WASC accreditation process allows school to assess progress and set goals

November 25, 2019 — by Isaac Le and Anna Novoselov

Most of the time, students, teachers, administrators, support staff and parents hold distinct yet interdependent roles in the working of a school. 

But during the Western Association of Schools and Colleges (WASC) accreditation process — which happens every few years at schools — students, teachers, support staff, administrators, and parents collaborate on a single task: evaluating the school and offering input into what can be improved. The process at SHS began last spring with multiple meetings involving dozens of contributors and has continued during six morning collaboration periods this semester.

The school has received maximum-length six-year accreditations in the past due to very positive reviews and hopes to do so again this time. Each accreditation involves compiling a 300- to 400-page document that includes a chapter describing each of the five focus areas — mission and governance, curriculum, instruction, assessment, and school culture and personal growth — as well as chapters for the school profile, a progress report detailing steps taken since the last WASC visit, and a schoolwide plan that details the school’s next steps for improvement. 

In the spring, a group of visiting teachers and administrators will evaluate the report and determine whether the school should be accredited. 

“[The process] is an opportunity for us to stop and reflect on the work that we do to try to improve it and learn from each other — from our students, parents, colleagues and administrators — about how we can make Saratoga the best school it can possibly be,” said English teacher Amy Keys, who is the school’s WASC coordinator this year along with assistant principal Kerry Mohnike. 

Each focus area has a team of 25 to 35 people composed of students, parents and faculty from different departments. The teams have collected evidence by designing and giving surveys, observing teachers in their classrooms, interviewing students both individually and in panels and trying to assess the daily functioning of the school. Students and parents volunteered to be in these groups.

“The student groups have done an excellent job reviewing the surveys and creating a list of school strengths and areas of needed growth,” Monhike said. “Those lists are used in conjunction with the parent and focus group surveys to get a fuller picture of where we are as a school and to help frame the direction we want to head. Student voice in this process is critical and highly valued.”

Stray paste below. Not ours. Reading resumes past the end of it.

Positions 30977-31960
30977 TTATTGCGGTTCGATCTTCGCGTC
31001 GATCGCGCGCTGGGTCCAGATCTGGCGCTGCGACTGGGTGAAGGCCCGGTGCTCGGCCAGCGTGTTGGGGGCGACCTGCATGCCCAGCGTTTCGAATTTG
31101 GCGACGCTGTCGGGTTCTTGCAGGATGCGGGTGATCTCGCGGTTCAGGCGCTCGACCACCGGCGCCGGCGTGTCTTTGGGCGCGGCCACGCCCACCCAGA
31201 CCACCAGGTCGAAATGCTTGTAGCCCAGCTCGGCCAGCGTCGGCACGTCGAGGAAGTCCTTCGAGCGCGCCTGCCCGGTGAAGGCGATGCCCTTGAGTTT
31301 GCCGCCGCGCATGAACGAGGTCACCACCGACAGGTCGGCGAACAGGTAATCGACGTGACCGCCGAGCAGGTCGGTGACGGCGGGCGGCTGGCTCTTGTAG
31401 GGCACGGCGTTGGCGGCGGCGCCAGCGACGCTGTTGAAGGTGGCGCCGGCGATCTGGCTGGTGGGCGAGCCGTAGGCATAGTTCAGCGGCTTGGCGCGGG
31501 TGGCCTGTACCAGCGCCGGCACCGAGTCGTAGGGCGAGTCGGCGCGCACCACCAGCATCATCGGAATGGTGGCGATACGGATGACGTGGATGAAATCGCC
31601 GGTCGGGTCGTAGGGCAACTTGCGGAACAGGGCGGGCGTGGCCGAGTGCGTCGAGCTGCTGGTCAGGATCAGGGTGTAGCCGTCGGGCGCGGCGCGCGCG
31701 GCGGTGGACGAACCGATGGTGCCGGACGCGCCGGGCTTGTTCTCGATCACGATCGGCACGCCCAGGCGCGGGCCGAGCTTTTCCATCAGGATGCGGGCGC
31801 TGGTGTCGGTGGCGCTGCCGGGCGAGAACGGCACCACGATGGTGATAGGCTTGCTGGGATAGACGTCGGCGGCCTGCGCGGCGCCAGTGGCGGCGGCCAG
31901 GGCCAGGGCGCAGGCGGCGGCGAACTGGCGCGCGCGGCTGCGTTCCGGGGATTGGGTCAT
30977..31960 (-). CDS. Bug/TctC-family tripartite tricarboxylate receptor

Other topics that the study considers include facilities and safety, tutorial effectiveness, academic integrity, transparency and communication, collaboration time, course availability and selection, student health and happiness, as well as connections to life, career or ongoing education beyond high school.

Senior Jolyn Tran, who is part of the student portion of the instruction focus group, decided to participate in the accreditation process because she wanted to work with teachers outside of a classroom setting. Her focus group discusses how the skills students learn at school help them transition into college and the adult world as well as how the instruction students receive in classrooms applies to their lives.

Tran said that she enjoys getting an “inside view” into how teachers craft their curriculum and decide on classroom activities. 

“I used to think that teachers just taught us what needs to be taught for the AP test or for exams, but they are trying to provide the best curriculum they think will help their students succeed,” she said.

Tran said that hearing many different perspectives from parents, teachers, and other students while assessing the school has helped her become more open-minded while stating her ideas during meetings taught her to be more outspoken.

“The teachers respected my opinions and allowed me to gain the confidence I need to speak out more,” she said.

Tran hopes that this WASC cycle will bring more attention to mental health. While the school’s decision to move CASSY to the center of campus has decreased the stigma surrounding mental health, she said that there is more work that needs to be done in that area.

Mohnike said that the school will use the produced report to decide what areas to focus on for improvement in the next few years.

“We have currently created a master list of areas of strength and areas of needed growth that we will use to set priorities and create an action plan around for the coming school year,” Mohnike said.

This action plan is in the process of being completed in the next few weeks and will seek to reflect the needs and voices of the students and faculty. A WASC visiting team consisting of six to eight people made up of teachers and administrators from different schools will visit the school from March 22-25, read the report, assess the school and facilitate the creation of the action plan. 

According to Monhike, the WASC accreditation is required to certify schools as an official high school diploma granting institution and to designate school units as valid for college admissions to the Accreditation Board and the California Department of Education.

Even though the California Department of Education mandates that schools undergo the WASC accreditation process, Keys said that the people involved try to make it a key part of the school’s growth as a school. 

“It’s really not just about the production of the report,” Keys said. “It’s a required task, but we try to turn it into something that lets us stop and take stock. If you don’t stop and reflect, you might keep on making the same mistakes or you’ll run headlong into something, thinking that this is what we have to do, without having examined the evidence and the data.”

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